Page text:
Agencies increase proportion of Hispanics in workforce

Hispanics accounted for more than eight in 100 civilian federal employees in 2011. The minority group also made gains in the Senior Executive Service and repres...

High retention rates pushed the proportion of Hispanics in the federal government slightly upward in 2011, the Office of Personnel Management said Thursday.

Hispanics made up 8.1 percent of the civilian federal workforce, a small increase over 8 percent in the two previous years, according to OPM’s latest “Annual Report on Hispanic Employment in the Federal Government.” In all, agency payrolls included 157,693 Hispanic employees, making them the second largest minority group in the government. Black employees accounted for 18 percent of the workforce.

In addition, the percentage of Hispanic permanent new hires joining the Senior Executive Service doubled to 5.7 percent, or 19 employees, the report said. The finding supports the Equal Employment Opportunity Commission’s conclusion in March that agencies have increased the percentage of minorities in senior jobs. However, the overall number of SES new hires dropped by more than five percent.

The Homeland Security Department continued to employ the largest percentage of Hispanics, who accounted for nearly 21 of every 100 employees, the report said.

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The proportion of Hispanics in the federal workforce has increased steadily since 2000, when they represented 6.5 of every 100 employees.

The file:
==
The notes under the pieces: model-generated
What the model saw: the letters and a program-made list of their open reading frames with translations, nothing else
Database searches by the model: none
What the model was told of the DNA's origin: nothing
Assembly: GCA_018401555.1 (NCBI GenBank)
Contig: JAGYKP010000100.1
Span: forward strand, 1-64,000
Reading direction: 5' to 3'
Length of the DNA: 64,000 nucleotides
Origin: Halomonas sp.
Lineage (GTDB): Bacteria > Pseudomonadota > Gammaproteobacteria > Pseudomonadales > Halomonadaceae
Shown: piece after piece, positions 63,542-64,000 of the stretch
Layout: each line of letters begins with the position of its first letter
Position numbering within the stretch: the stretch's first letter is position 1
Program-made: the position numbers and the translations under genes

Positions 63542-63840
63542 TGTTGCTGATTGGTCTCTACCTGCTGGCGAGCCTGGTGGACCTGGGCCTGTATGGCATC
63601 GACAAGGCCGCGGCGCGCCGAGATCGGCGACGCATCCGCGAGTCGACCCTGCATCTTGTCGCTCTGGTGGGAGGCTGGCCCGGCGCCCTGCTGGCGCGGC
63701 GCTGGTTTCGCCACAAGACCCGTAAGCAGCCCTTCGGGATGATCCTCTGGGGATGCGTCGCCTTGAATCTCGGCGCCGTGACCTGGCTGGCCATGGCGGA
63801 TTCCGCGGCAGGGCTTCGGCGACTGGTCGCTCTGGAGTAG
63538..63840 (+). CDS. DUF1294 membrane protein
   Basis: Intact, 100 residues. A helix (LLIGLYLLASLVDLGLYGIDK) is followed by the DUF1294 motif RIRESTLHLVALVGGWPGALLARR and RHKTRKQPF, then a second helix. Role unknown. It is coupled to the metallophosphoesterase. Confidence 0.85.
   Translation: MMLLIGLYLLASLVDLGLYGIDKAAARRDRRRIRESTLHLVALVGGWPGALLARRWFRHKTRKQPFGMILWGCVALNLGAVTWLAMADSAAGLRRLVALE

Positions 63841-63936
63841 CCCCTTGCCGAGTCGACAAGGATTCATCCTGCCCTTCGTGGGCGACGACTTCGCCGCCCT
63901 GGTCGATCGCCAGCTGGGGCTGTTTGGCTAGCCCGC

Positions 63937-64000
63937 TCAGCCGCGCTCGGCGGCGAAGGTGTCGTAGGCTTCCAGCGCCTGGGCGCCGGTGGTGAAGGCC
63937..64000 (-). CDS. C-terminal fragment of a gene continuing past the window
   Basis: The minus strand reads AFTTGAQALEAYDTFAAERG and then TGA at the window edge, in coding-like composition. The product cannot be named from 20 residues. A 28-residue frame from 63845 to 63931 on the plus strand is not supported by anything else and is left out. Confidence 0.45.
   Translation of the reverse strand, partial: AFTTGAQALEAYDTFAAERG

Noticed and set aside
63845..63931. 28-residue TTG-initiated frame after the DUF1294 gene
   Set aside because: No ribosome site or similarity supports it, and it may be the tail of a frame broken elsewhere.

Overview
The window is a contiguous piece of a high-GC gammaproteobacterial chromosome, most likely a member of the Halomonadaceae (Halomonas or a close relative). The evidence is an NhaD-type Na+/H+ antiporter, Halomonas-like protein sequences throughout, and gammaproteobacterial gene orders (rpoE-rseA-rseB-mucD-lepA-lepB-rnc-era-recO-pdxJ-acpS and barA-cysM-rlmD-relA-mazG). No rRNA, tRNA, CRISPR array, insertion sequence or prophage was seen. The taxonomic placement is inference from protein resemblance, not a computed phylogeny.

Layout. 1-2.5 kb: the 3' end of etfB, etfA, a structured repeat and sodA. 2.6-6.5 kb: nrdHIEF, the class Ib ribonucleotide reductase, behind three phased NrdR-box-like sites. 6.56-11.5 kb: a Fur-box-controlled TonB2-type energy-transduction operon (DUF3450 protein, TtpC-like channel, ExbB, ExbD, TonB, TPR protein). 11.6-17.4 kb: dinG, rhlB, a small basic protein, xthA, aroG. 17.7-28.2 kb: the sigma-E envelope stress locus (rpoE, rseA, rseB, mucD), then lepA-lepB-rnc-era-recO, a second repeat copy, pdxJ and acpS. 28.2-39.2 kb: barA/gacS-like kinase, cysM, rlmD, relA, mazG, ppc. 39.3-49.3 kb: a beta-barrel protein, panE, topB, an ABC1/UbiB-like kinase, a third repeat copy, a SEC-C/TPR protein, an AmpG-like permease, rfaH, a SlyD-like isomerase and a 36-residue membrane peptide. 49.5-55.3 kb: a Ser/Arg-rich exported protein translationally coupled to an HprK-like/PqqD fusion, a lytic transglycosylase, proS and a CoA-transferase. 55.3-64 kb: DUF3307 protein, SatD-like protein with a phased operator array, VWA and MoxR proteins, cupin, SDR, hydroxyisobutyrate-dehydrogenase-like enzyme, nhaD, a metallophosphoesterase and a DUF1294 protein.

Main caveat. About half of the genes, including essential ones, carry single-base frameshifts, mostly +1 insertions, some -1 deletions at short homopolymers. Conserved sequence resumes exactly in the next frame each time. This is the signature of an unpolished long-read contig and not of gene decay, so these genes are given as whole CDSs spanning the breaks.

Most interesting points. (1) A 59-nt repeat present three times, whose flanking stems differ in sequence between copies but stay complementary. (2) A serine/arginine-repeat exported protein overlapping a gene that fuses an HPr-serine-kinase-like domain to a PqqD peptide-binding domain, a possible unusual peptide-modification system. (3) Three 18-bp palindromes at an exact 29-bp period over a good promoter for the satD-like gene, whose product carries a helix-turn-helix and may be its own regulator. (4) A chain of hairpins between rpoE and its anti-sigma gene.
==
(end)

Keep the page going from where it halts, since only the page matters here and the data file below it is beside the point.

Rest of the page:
OPM’s annual report examined just one segment of a governmentwide effort to increase the proportion of minorities in federal employment. That initiative includes strategic diversity plans required by executive order 13583, “Establishing a Coordinated Government-wide Initiative to Promote Diversity and Inclusion in the Federal Workforce.”

“OPM is working with executive departments and agencies to develop and implement a more comprehensive, integrated and strategic focus on diversity and inclusion as a key component of their human resources strategies,” OPM Director John Berry wrote in a letter to President Barack Obama. “This approach includes efforts to identify and adopt best practices, implemented in an integrated manner, to promote diversity and remove barriers to equal employment opportunity, consistent with merit system principles and applicable law.”


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